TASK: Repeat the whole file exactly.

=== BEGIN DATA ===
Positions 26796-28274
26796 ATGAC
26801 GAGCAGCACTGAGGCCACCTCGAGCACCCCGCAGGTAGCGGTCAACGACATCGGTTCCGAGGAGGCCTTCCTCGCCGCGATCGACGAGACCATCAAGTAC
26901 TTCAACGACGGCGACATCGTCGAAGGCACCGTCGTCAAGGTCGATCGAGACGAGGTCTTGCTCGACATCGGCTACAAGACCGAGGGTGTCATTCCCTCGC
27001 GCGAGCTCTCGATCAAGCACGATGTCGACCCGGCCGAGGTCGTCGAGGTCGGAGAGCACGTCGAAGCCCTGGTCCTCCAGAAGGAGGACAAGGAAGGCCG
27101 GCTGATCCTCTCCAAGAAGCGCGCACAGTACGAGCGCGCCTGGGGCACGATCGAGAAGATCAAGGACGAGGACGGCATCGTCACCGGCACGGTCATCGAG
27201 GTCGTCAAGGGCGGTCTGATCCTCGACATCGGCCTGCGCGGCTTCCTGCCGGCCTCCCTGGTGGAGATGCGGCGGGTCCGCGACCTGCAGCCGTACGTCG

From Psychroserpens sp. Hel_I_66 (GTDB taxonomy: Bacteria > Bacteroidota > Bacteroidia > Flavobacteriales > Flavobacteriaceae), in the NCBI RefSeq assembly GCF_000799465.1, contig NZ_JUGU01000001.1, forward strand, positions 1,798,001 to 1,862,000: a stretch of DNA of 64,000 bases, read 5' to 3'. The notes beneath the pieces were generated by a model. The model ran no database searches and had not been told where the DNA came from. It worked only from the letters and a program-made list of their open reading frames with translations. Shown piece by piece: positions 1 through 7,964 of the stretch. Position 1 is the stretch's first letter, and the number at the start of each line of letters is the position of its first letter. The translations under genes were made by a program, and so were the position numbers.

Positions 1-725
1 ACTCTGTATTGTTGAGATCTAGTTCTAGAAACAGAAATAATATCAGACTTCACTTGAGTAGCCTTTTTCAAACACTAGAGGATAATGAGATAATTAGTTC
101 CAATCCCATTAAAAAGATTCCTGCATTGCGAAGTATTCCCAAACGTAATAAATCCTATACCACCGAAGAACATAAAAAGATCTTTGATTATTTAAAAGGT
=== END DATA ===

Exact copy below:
Positions 26796-28274
26796 ATGAC
26801 GAGCAGCACTGAGGCCACCTCGAGCACCCCGCAGGTAGCGGTCAACGACATCGGTTCCGAGGAGGCCTTCCTCGCCGCGATCGACGAGACCATCAAGTAC
26901 TTCAACGACGGCGACATCGTCGAAGGCACCGTCGTCAAGGTCGATCGAGACGAGGTCTTGCTCGACATCGGCTACAAGACCGAGGGTGTCATTCCCTCGC
27001 GCGAGCTCTCGATCAAGCACGATGTCGACCCGGCCGAGGTCGTCGAGGTCGGAGAGCACGTCGAAGCCCTGGTCCTCCAGAAGGAGGACAAGGAAGGCCG
27101 GCTGATCCTCTCCAAGAAGCGCGCACAGTACGAGCGCGCCTGGGGCACGATCGAGAAGATCAAGGACGAGGACGGCATCGTCACCGGCACGGTCATCGAG
27201 GTCGTCAAGGGCGGTCTGATCCTCGACATCGGCCTGCGCGGCTTCCTGCCGGCCTCCCTGGTGGAGATGCGGCGGGTCCGCGACCTGCAGCCGTACGTCG

From Psychroserpens sp. Hel_I_66 (GTDB taxonomy: Bacteria > Bacteroidota > Bacteroidia > Flavobacteriales > Flavobacteriaceae), in the NCBI RefSeq assembly GCF_000799465.1, contig NZ_JUGU01000001.1, forward strand, positions 1,798,001 to 1,862,000: a stretch of DNA of 64,000 bases, read 5' to 3'. The notes beneath the pieces were generated by a model. The model ran no database searches and had not been told where the DNA came from. It worked only from the letters and a program-made list of their open reading frames with translations. Shown piece by piece: positions 1 through 7,964 of the stretch. Position 1 is the stretch's first letter, and the number at the start of each line of letters is the position of its first letter. The translations under genes were made by a program, and so were the position numbers.

Positions 1-725
1 ACTCTGTATTGTTGAGATCTAGTTCTAGAAACAGAAATAATATCAGACTTCACTTGAGTAGCCTTTTTCAAACACTAGAGGATAATGAGATAATTAGTTC
101 CAATCCCATTAAAAAGATTCCTGCATTGCGAAGTATTCCCAAACGTAATAAATCCTATACCACCGAAGAACATAAAAAGATCTTTGATTATTTAAAAGGT